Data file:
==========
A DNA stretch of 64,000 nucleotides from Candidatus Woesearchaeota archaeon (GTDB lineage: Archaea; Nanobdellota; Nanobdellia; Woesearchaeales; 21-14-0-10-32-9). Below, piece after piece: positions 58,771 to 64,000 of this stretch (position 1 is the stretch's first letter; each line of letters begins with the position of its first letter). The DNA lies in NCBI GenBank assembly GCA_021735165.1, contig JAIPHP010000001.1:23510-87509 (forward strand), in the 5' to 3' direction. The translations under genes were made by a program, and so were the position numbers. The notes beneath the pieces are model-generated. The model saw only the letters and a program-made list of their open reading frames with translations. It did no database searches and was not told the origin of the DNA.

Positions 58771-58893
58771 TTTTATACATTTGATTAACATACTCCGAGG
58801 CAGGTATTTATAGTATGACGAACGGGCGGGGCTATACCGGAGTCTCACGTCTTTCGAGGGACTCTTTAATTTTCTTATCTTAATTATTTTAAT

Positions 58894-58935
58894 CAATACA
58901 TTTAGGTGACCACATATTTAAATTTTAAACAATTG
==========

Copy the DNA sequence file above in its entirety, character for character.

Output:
A DNA stretch of 64,000 nucleotides from Candidatus Woesearchaeota archaeon (GTDB lineage: Archaea; Nanobdellota; Nanobdellia; Woesearchaeales; 21-14-0-10-32-9). Below, piece after piece: positions 58,771 to 64,000 of this stretch (position 1 is the stretch's first letter; each line of letters begins with the position of its first letter). The DNA lies in NCBI GenBank assembly GCA_021735165.1, contig JAIPHP010000001.1:23510-87509 (forward strand), in the 5' to 3' direction. The translations under genes were made by a program, and so were the position numbers. The notes beneath the pieces are model-generated. The model saw only the letters and a program-made list of their open reading frames with translations. It did no database searches and was not told the origin of the DNA.

Positions 58771-58893
58771 TTTTATACATTTGATTAACATACTCCGAGG
58801 CAGGTATTTATAGTATGACGAACGGGCGGGGCTATACCGGAGTCTCACGTCTTTCGAGGGACTCTTTAATTTTCTTATCTTAATTATTTTAAT

Positions 58894-58935
58894 CAATACA
58901 TTTAGGTGACCACATATTTAAATTTTAAACAATTG